He called Prophet Mohammad (PBUH) the greatest role model demonstrating the optimal degree of human tolerance and compassion.
Voltaire wrote another essay on Prophet Mohammad (PBUH)—‘Essay on the Manners of Nations’. In that, he argued that, “Muhammad (PBUH) was the most judicious political thinker—a wise founder of a wise religion”. He went on to say, “Islamic states observe tolerance and justice—whereas the Christian states lack these values”.
After the French Revolution—the Civil Codes that Napoleon Bonaparte introduced in 1804, under his Consulate—used several texts from the Holy Quran, Prophet Mohammad (PBUH) and Voltaire’s inferences from the Islamic thoughts.
Ironically, France’s recent leaders seem to have forgotten the lessons from the political philosophy of the French Age of Enlightenment. They are blatantly following the degenerative trends of modern politics. They appear to have reconciled with the ‘inevitable’ moral decadence.
Today, they follow and promote the coercive homosexual activism called the rights of LGBTs. They have signed to irreversible subscription to aggressive atheism.
It has become fashionable in contemporary French society to embrace Islamophobia. The French arms exports to the world’s repressive regimes are a popular trade norm. There’s no limit to freedom and liberalism—in ideas and actions.
They’re opposed to Rousseau’s definition of freedom—“Freedom is the power to choose our own chains”. It’s all about restraint and self-discipline—knowing our own boundaries and then stay within them. Freedom demands certain obligations towards others.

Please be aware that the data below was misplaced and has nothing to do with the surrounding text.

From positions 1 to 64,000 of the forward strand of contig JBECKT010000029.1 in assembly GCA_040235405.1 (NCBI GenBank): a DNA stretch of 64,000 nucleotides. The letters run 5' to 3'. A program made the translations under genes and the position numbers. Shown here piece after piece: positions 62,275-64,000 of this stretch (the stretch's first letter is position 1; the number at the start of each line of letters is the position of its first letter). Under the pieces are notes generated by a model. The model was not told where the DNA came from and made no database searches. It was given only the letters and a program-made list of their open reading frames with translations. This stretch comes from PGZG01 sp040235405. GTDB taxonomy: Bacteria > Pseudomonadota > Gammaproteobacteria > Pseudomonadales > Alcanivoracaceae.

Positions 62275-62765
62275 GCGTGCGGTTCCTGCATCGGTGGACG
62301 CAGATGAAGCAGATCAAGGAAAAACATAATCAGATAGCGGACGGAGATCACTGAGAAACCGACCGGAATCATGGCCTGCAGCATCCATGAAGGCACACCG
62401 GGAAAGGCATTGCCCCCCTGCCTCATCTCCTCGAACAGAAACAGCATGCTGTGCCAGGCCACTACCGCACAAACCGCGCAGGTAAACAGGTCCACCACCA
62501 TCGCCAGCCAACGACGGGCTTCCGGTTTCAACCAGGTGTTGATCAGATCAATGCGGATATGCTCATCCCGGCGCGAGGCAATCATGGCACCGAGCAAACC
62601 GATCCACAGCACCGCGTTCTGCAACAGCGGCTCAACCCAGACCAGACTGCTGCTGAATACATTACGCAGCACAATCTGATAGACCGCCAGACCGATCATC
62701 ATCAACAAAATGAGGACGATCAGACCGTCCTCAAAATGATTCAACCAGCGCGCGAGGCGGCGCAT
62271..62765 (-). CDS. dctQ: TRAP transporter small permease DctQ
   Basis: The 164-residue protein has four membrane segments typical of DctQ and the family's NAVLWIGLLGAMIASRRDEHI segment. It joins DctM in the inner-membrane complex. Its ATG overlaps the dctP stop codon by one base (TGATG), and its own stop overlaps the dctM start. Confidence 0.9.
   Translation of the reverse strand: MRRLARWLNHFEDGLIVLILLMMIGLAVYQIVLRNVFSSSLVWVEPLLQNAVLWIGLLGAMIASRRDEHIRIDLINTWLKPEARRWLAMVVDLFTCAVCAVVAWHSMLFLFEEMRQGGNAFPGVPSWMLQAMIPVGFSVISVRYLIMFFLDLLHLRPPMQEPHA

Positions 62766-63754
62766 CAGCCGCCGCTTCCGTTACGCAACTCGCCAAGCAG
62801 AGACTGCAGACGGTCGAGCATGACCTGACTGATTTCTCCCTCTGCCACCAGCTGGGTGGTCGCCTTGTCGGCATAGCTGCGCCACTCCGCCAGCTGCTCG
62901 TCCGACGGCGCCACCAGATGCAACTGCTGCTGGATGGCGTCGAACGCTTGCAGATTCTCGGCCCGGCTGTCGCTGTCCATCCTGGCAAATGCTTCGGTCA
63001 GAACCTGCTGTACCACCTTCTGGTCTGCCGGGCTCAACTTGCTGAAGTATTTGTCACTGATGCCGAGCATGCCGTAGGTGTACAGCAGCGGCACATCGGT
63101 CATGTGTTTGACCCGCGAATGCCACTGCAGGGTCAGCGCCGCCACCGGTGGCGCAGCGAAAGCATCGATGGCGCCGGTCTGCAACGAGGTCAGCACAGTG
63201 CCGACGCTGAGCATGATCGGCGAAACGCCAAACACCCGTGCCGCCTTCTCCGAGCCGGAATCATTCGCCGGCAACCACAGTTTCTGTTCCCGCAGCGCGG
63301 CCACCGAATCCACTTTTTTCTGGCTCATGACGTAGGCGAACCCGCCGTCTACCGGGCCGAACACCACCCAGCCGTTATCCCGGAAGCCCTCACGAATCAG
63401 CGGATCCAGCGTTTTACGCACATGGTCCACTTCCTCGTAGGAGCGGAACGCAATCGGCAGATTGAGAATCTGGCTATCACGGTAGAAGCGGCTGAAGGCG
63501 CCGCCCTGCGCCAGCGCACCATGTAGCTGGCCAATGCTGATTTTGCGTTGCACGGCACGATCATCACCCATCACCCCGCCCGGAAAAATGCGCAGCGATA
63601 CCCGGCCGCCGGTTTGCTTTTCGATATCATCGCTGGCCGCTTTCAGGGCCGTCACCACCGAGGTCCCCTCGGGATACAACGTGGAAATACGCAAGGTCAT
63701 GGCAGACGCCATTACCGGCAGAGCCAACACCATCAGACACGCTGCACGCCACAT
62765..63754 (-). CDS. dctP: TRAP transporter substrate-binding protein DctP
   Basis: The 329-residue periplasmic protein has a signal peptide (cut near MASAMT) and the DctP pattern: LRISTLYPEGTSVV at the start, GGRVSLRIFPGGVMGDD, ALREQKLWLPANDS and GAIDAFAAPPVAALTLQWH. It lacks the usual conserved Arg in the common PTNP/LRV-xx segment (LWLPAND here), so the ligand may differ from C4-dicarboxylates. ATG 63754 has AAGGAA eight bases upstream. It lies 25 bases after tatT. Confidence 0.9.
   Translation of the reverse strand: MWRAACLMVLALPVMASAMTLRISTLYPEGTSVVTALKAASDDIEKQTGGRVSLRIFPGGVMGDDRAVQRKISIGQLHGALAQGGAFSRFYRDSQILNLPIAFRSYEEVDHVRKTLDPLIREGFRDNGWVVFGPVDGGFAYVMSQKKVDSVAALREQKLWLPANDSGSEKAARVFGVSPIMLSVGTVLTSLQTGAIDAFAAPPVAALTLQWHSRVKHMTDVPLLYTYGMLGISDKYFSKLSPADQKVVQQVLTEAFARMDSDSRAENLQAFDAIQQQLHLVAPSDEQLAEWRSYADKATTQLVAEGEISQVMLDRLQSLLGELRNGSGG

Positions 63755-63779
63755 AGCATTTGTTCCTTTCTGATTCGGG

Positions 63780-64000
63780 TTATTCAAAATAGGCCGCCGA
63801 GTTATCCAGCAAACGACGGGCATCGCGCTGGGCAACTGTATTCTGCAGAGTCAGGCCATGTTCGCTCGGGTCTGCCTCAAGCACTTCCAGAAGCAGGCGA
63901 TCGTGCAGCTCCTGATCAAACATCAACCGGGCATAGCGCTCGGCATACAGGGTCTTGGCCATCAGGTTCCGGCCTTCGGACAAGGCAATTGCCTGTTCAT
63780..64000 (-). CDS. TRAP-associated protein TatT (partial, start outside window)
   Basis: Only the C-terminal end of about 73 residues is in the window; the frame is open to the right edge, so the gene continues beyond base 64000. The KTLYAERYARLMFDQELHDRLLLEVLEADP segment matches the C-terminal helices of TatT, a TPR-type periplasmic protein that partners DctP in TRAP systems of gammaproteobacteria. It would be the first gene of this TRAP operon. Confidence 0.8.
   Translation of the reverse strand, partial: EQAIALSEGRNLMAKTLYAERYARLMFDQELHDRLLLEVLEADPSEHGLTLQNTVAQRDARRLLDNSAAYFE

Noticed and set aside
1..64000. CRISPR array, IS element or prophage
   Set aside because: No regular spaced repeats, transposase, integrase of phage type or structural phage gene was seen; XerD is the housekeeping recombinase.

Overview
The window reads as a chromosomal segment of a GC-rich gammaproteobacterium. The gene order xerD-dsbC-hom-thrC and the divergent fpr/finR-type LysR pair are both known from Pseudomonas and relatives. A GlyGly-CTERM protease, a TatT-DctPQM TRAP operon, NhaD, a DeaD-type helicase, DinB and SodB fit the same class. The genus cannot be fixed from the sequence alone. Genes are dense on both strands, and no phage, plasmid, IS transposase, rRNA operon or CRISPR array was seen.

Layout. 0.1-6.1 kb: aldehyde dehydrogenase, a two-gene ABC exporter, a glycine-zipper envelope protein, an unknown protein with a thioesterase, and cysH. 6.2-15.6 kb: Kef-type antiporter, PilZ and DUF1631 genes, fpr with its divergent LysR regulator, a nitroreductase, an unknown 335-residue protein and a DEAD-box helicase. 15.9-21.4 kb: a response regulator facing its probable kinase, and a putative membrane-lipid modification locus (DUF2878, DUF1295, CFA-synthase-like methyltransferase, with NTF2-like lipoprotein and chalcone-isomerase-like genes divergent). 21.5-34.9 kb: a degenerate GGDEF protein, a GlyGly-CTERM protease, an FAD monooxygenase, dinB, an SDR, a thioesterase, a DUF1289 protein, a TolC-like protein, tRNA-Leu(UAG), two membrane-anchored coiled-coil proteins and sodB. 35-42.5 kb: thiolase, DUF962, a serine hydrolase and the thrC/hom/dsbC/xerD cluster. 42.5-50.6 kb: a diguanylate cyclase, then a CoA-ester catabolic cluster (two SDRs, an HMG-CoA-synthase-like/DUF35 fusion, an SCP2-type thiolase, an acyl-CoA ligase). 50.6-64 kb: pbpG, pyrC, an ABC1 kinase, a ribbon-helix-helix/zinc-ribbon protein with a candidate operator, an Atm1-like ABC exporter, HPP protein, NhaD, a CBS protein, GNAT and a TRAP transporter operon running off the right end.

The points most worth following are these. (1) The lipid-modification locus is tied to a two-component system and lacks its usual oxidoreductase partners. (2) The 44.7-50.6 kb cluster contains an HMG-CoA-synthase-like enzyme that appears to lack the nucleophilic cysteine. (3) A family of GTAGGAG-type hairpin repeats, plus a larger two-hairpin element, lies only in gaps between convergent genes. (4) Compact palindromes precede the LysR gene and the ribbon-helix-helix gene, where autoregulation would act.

How powerful Muslim states can combat French Islamophobia?
Some Muslim countries—Pakistan, Turkey, Malaysia, and Iran have suggested to boycott the French products. If it is done with fervor, solemnity, dedication and commitment—Monsieur Macron’s administration will be compelled to take tough measures against Charlie Hebdo and other publication houses continuously offending Muslims and their religious sentiments.
French annual exports are in excess of $550 billion—especially their aviation/aeronautical equipment, gas turbines, arms, pharmaceuticals, fashion industry, perfumeries & beauty goods, etc. Each year, more than $47 billion worth of these products go to rich Muslim states. If they are boycotted—the French economy will suffer beyond repair.
But here again—our belligerent neighbor, India, that has purchased Rafale aircraft and other aviation equipment in recent years, is endorsing President Macron’s ultra liberalism and unbridled freedom of speech.
How about liberalism and freedom of speech in Kashmir? By siding with the French leader against Prophet Mohammad (PBUH), Premier Modi’s vicious administration has not only squirmed the religious sentiments of 250 million Indian Muslims but has also violated the moral principles of their founding fathers—Gandhi and Nehru.
It is understandable that Mr Macron didn’t have ideally good schooling at La Providence—he missed social grooming and moral upbringing. Here is a good lesson for him, “The more freedom we enjoy, the greater the responsibility we bear—towards others as well as ourselves” (Oscar Arias—former President of Costa Rica).
The author is a London-based Analyst on South Asian and Middle Eastern Security. The views expressed in the article are the author’s own and do not necessarily reflect the editorial policy of Global Village Space.